Charger

rock crystal, silver-gilt with translucent and opaque enamel

diameter 50 cm

At the great exhibition of 1851, Ratzersdorfer was one of only four exhibitors from the Habsburg Empire to show goldsmiths’ work, to the chagrin of the organisers who nevertheless awarded him the Jury’s medal for “a toilet glass in a massive wrought and embossed silver frame, weighing 135 ounces”. Further prizes were to follow as Ratzersdorfer changed direction from reproductions of the Rococo to those of the Renaissance for which he is known today. For the ill-fated Vienna World Exhibition of 1873, he created a dazzling display of enamel and mounted crystal objects. This dish may be compared with another exhibited by Ratzersdorfer in Vienna in 1873. While the cast and chased frame, incorporating music-making amours and lions’ heads, is identical to the exhibited piece, the applied elements – the herm mounts and engraved rock crystal – differ. The Viennese silversmiths developed the practice of using pre-cast decorative parts in their work, permitting faster and more economical production than would have been possible had the piece been made bespoke. In this instance the applied mounts, although conceived independently, are well integrated into the design of the whole. A preoccupation with the overall unity of the design is one of the distinguishing characteristics of Ratzersdorfer’s work, a concern that was not maintained by succeeding generation of Viennese makers working in the same genre. The creations of Hermann Böhm and others, often decorated with an array of disparate ornamental elements, demonstrate the consequences of this, a change that was also accompanied by a deterioration of the quality of production.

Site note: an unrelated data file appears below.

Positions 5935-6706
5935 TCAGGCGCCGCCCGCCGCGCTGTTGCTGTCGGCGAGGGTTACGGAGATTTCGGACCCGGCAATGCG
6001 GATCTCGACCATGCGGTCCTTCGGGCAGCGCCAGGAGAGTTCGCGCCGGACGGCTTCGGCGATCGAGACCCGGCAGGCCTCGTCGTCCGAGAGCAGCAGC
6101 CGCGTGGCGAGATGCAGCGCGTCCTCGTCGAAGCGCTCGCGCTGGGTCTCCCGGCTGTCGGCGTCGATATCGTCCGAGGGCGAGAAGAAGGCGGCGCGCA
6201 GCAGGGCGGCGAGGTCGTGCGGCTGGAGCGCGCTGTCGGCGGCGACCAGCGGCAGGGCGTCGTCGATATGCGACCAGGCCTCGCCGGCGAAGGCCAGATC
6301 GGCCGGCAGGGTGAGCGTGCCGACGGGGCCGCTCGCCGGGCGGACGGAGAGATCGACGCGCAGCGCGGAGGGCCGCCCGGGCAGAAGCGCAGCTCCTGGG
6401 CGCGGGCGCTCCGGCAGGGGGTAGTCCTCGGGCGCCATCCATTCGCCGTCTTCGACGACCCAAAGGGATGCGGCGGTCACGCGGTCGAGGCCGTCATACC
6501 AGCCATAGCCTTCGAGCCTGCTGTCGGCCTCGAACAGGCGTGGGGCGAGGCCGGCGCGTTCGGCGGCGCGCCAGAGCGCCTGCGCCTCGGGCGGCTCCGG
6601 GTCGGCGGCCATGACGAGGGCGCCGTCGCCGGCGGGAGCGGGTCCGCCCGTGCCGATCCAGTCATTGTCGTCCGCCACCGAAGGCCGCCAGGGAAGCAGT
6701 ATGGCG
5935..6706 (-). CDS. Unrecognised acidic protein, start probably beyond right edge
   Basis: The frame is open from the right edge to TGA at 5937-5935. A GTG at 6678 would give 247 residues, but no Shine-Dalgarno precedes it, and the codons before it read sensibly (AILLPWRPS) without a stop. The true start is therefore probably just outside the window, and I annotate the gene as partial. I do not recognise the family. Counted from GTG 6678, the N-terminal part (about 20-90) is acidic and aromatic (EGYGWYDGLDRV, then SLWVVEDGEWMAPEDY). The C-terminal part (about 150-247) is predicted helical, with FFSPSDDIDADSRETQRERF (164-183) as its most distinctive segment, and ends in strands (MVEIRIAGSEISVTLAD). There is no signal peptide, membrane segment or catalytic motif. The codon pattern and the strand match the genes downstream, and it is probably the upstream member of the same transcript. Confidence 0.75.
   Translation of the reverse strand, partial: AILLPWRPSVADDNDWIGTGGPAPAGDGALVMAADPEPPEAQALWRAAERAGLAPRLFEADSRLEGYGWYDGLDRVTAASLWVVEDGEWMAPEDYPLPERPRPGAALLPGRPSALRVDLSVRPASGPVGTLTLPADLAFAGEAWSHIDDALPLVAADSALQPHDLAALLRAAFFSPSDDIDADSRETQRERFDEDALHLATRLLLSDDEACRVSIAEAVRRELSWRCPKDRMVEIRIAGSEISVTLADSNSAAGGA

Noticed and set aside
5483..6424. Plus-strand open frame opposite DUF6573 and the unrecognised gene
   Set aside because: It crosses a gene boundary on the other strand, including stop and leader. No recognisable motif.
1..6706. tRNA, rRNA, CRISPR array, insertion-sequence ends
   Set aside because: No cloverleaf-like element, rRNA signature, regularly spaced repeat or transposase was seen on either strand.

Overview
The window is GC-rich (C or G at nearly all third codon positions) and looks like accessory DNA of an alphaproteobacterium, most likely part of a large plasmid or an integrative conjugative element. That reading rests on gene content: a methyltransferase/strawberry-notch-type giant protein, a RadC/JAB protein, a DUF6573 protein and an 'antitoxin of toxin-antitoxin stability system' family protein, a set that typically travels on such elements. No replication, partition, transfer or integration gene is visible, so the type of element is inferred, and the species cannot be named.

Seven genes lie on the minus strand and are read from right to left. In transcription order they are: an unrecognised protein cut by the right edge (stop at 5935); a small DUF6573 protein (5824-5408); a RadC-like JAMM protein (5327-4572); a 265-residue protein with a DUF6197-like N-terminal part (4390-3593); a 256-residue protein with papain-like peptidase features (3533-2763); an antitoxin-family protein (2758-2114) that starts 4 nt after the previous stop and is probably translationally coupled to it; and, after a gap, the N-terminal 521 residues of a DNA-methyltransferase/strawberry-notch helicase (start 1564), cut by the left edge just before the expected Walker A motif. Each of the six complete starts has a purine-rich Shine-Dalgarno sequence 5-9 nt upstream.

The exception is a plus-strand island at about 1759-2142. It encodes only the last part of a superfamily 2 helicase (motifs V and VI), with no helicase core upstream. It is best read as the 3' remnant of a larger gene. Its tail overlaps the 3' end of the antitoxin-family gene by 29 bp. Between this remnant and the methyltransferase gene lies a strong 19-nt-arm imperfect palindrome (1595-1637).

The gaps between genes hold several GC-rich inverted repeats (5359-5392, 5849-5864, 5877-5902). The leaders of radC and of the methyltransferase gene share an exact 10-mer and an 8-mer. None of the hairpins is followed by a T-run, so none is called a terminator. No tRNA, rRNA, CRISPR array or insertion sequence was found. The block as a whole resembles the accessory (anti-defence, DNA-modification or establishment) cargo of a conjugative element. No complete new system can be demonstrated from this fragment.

Haydn Williams, Enamels of the World: 1700-2000 The Khalili Collections, London 2009, cat. 22, pp. 62–3.